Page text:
All time on earth is related to the official time in Greenwich, England by denoting a time zone offset. Current civil time can be determined by adding or subtracting the UTC offset (number of hours and minutes). This ranges from UTC−12:00 in the west to UTC+14:00 in the east. Table 1 lists those offsets that relate to the United States.
The US spans seven time zones. When a time zone uses daylight saving time, the ST for Standard Time is replaced by DT indicating Daylight Saving Time. Daylight Saving Time increases the regional offset by 1:00, and was implemented to shift daylight activities during the longer summer hours. Daylight Saving Time is a local shift that must be handled locally, and as such does not affect the UTC in any way.
In my youth I recall the phone company providing a number you could to call to hear the current time. The first radio station, WWV in Colorado, morphed into National Institute of Standards and Technology (NIST), whose broadcast focused on developing frequency standards and eventually broadcasting time and frequency information on the 2.5-, 5-, 10-, 15- and 20-MHz shortwave bands. Today, the time is available almost everywhere, and that time is synchronized to the UTC, all thanks to the Internet.
National Standard Time
The Network Time Protocol (NTP) is used to synchronize our clocks via the Internet. The NTP architecture, protocol and algorithms provide a nominal accuracy of tens of milliseconds on WANs, sub-milliseconds on LANs, and sub-microseconds using a precision time source such as a cesium oscillator or GPS receiver. Reliability is assured by redundant tiered servers and diverse network paths. The “NTP pool” is a dynamic collection of networked computers that volunteer to provide highly accurate time via the NTP to clients (like us) worldwide. We can use one of the NTP pool servers to get UTC information. Although using the NTP protocol will assure the accuracies listed above, this is often unnecessary and overly complicated for those applications that are only interested in whole-second times for RTC (Real Time Clocks). SNTP, a simplified subset of the NTP protocol, generally is sufficient for our needs.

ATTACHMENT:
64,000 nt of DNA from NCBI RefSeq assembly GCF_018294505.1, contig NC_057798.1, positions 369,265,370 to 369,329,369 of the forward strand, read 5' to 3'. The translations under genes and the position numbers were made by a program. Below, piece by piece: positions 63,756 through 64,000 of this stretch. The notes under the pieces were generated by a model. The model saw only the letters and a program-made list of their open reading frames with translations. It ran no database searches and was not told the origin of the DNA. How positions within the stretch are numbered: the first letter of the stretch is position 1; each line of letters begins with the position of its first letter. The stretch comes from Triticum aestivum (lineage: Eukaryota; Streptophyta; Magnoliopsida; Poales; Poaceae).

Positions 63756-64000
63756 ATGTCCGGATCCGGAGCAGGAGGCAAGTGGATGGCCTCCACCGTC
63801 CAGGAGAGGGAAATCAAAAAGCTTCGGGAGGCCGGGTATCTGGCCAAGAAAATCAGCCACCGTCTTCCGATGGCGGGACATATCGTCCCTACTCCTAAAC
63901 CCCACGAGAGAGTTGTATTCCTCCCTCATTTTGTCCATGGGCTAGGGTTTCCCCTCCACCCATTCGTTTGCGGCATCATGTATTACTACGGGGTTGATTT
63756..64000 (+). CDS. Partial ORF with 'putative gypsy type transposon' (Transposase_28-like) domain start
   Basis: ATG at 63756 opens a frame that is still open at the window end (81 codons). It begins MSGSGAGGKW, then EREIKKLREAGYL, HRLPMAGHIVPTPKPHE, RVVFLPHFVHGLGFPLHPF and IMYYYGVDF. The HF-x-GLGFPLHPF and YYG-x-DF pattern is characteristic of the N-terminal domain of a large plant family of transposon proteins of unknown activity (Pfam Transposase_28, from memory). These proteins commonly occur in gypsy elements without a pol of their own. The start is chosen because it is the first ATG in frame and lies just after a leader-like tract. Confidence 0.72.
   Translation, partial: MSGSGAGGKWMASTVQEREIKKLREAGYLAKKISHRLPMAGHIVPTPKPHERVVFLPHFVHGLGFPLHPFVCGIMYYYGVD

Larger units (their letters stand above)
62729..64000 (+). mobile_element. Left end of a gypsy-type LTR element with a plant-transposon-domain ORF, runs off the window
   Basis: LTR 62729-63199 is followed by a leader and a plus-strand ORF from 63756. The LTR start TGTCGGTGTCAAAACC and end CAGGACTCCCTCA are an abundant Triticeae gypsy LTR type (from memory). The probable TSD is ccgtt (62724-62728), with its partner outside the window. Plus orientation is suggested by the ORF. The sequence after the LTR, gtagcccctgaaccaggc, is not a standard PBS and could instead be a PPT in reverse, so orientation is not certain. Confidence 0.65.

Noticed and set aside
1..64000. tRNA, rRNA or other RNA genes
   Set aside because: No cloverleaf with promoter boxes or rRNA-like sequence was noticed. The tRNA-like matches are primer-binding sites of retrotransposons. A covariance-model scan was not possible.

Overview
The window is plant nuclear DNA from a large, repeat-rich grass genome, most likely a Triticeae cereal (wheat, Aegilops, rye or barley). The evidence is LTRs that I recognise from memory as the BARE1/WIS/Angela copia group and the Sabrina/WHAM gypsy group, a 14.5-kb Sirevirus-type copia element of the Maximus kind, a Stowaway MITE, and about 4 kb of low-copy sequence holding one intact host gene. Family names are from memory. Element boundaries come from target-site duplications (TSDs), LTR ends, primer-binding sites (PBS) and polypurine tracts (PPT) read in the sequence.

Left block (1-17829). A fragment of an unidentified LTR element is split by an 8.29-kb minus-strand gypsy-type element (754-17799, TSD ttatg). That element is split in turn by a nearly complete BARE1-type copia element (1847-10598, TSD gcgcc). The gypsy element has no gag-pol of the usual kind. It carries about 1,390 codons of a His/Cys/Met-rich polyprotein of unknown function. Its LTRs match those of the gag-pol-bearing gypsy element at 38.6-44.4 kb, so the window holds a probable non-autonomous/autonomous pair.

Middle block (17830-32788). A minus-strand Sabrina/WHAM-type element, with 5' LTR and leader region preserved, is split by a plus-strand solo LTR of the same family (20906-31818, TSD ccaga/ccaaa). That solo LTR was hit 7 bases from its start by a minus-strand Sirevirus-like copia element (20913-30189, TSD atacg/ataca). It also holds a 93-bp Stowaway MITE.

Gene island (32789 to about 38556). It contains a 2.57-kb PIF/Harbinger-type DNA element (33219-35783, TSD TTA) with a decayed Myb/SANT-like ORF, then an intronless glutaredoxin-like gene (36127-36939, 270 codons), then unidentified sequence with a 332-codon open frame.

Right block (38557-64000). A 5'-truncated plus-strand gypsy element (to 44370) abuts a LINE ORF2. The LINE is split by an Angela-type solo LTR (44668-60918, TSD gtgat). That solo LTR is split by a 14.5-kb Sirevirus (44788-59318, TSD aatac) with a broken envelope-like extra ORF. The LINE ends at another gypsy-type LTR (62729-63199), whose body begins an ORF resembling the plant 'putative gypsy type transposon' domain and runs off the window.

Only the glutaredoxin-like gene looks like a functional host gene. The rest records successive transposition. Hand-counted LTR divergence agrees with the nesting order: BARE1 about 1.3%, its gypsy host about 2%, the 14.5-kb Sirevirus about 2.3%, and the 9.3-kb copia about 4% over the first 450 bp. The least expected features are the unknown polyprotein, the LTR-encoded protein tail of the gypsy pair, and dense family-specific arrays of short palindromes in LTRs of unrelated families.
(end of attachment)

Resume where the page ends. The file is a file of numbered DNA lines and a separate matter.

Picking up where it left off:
SNTP uses a UDP connection to send a datagram or packet, as opposed to a TCP connection. The basic transaction is simple. We send an SNTP data structure as a UDP packet using port 123 to the server. The time server (one of the NTP pool) then sends back an SNTP data structure as a UDP packet. That’s it! The structure of the datagram consists of four 32-bit words (4 × 32 bits = 128 bits or 16 bytes), followed by four 64-bit time stamps (4 × 64 bits = 256 b or 32 bytes) as shown in Figure 2. There can be optional data, but we won’t need it. In fact, we need only to worry about the first byte of the (16 bytes + 32 bytes = 48 bytes) datagram to make a request.
This is set according to RFC 4330:
LeapsecondInformation 2 bits = “00” disregarded
VersionNumber 3 bits = “100” 4
MODE 3 bits = “011” Client
First Byte = “00100011” or 0x23
The returned datagram will be in the same format. The time stamps we sent as zeros could have been used to determine the actual propagation delay in the message trip, to calculate an accurate sub-second synchronized time. We are not concerned with that level of accuracy. However, we do want to get the time from the server, and that will be populated in the last of the four time stamps in the reply. So how does this time stamp relate to the present second, minute, hour, day, month and year? Sad to say, it does not specify any of those. This time stamp gives the number of seconds from 0:00 on 1 January 1900. …
Read the full article in the February 343 issue of Circuit Cellar
(Full article word count: 3269 words; Figure count: 5 Figures.)
Don’t miss out on upcoming issues of Circuit Cellar. Subscribe today!
Circuit Cellar's editorial team comprises professional engineers, technical editors, and digital media specialists. You can reach the Editorial Department at firstname.lastname@example.org, @circuitcellar, and facebook.com/circuitcellar